Kettwig: The variables directly affecting the cost of energy produced by a given turbine, such as capacity, efficiency and output are obvious enough. Equally straightforward are the costs arising from production, logistics and installation that affect product prices, or operating and maintenance costs once the turbines are up and running. Accordingly, there will be a clear focus on large, high-output turbines in the EP3 and EP5 ranges, in terms of both research and development, and marketing. The nacelles of these turbines, with capacities in excess of 3 and 5 megawatts (MW) respectively, are substantially lighter and more compact than their predecessor models. This makes them easier to transport, and significantly shortens installation times, while the modular steel tower in conjunction with the climbing crane creates savings in terms of time, footprint and construction site logistics. Moreover, our turbines now have both permanent generators and the time-honoured synchronous generators on board, which is advantageous when considering the 6-MW turbines of the future. Of course, alongside the modern large-scale turbines we also offer a broad selection of tried and tested turbines in the 1 to 3-MW range, which are well-suited to particular topographical locations such as islands, or where space is at a premium. What is more, we anticipate that for many wind sites eligible for repowering a decision will have to be made at some point: can the farm remain viable with turbines of a similar size, or should it be abandoned for wind power purposes altogether? We are in favour of giving old sites a chance for continued operation and renewal.
ne: Will the job cuts already announced – 3,000 out of 18,000 – be the end of it as far as 2020 is concerned, or could there be more?
Kettwig: Our statement from last autumn still applies: we estimate that by the end of 2020, 3,000 jobs will be affected in our company and our direct production partners. Further cuts cannot be ruled out in the course of the transformation process. This will also depend to some extent on developments at the political level. But you can be sure that we will thoroughly consider each step we take, and carefully weigh up the pros and cons every time. We want to safeguard jobs in Germany and the EU, and avert a widespread loss of know-how like the one that occurred in the solar industry. But we cannot know what the future will bring.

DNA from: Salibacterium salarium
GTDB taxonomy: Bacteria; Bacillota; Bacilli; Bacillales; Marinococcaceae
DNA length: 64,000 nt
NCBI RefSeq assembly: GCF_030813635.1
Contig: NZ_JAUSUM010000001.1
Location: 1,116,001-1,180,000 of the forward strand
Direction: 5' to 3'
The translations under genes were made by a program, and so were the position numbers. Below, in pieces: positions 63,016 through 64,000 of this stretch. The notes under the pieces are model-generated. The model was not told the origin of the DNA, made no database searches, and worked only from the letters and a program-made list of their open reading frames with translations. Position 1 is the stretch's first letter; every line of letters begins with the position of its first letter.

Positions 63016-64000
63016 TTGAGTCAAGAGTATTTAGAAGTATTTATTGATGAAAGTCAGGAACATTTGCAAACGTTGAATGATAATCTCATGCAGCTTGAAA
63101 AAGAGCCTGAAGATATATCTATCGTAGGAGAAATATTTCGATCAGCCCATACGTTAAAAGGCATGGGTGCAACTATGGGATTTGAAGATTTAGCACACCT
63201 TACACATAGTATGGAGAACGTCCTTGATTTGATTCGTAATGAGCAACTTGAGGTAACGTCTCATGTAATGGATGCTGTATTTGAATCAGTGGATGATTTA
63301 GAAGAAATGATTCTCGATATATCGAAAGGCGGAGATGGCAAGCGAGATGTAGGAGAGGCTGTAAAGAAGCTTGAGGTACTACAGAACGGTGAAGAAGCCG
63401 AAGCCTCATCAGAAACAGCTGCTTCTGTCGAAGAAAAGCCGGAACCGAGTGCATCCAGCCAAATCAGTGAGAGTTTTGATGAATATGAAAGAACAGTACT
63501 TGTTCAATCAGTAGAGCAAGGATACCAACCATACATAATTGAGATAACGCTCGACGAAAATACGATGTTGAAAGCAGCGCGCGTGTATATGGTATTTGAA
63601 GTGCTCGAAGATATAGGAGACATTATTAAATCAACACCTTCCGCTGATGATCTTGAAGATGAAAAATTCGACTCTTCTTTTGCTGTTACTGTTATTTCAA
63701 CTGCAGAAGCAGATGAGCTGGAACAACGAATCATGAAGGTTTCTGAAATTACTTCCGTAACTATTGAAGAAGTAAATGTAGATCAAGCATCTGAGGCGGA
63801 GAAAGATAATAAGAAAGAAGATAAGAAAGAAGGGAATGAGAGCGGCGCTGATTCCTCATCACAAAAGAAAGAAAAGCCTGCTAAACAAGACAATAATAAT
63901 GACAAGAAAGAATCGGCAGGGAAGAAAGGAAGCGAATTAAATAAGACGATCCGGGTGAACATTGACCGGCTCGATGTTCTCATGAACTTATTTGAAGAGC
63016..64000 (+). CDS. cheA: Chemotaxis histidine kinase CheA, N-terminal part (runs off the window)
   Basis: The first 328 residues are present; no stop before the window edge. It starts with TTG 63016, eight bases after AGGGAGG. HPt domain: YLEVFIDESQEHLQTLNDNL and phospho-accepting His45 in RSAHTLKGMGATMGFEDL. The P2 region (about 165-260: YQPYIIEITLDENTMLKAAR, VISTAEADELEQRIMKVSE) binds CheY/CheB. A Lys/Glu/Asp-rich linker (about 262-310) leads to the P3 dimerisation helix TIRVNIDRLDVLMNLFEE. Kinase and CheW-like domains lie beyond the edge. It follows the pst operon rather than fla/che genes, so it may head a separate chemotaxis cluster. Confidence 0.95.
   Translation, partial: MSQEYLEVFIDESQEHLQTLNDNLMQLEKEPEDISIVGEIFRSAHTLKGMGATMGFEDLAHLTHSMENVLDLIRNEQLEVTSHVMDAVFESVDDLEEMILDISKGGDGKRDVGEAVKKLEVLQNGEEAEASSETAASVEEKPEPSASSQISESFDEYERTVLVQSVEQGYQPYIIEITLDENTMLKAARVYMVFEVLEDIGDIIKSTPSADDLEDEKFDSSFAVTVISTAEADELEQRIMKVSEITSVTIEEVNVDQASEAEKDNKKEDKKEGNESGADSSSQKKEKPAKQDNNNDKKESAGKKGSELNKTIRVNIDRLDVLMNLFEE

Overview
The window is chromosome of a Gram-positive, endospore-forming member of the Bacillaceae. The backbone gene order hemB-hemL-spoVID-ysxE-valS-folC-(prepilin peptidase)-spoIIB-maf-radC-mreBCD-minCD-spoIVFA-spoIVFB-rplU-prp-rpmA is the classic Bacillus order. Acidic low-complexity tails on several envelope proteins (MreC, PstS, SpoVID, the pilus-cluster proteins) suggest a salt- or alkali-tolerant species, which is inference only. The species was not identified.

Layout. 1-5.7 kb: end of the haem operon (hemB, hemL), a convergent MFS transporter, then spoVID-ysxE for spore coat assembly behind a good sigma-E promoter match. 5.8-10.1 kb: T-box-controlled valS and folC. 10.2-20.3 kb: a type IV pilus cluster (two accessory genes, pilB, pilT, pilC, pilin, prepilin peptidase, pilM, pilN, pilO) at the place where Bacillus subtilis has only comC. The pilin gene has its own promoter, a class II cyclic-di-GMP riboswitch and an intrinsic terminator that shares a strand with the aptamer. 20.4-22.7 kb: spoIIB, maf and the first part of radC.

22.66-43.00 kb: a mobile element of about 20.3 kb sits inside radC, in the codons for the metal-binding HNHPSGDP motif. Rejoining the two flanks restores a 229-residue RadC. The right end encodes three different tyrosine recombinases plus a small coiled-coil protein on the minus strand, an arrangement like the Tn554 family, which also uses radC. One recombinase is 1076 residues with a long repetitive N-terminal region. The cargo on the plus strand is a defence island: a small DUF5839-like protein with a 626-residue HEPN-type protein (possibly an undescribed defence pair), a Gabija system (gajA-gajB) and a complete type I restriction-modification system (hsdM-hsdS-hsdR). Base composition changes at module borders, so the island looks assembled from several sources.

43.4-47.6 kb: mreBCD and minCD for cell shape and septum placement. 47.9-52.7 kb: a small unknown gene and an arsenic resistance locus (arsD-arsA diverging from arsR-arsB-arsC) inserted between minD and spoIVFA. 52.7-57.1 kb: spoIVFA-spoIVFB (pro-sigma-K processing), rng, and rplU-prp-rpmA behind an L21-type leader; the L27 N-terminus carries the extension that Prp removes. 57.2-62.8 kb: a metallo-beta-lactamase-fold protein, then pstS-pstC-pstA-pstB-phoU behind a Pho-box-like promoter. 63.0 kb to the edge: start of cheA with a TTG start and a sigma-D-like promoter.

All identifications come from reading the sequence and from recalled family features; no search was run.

ne: What changes are in store in terms of the proportion of international business in the company’s operations?
Kettwig: Even before the collapse of the German market, international business accounted for around 40 percent of the company’s revenue. In future, the region made up of Germany, Austria and Switzerland will be one of around ten global core markets in which we are either already market leaders, or aim to be in the medium term. We also intend to expand our activities in Asia and South America. Meanwhile, we are keeping an eye on some very dynamic developments in the global market. A good example is Africa, where in many regions the most logical option is a fully renewable and distributed energy supply based on wind and solar in conjunction with storage technology. When it comes to safeguarding a stable regional energy supply in spite of distributed and fluctuating generation, we have a great deal of know-how to offer. We are firmly convinced that onshore turbines can and will serve the goal of sustainable and peaceful energy generation and supply worldwide.
ne: In early June, Enercon reported that it had secured long-term financing. What agreement was reached with Enercon’s financial backers, and what does it mean for the company?
Kettwig: Yes, that was a much-needed ray of hope for the company. We successfully negotiated a new, long-term financing agreement with the lending banks and the Aloys Wobben Foundation. In addition to the extension of an existing loan, it also provides for a new credit line. The agreement gives us the planning security we need to continue putting the turnaround into practice. Aside from safeguarding our international business and stabilising our project financing, we also expect this development to restore our relations with business partners and suppliers, among whom the restructuring programme had caused a certain degree of unease.
ne: In terms of policy framework – what are your main expectations from the forthcoming revisions to the Renewable Energy Sources Act?
Kettwig: Renewables must have clear growth prospects once again. There is no shortage of political targets and concepts, but what we need are rigorous programmes and concrete measures. We cannot go on like this: wind auctions are dramatically undersubscribed and we are nowhere near even the government’s expansion trajectory. We need to eliminate the obstacles standing in the way of renewables and relieve the burdens on power from clean sources. Unless we can do this, all the targets and plans for renewables and sector coupling are meaningless.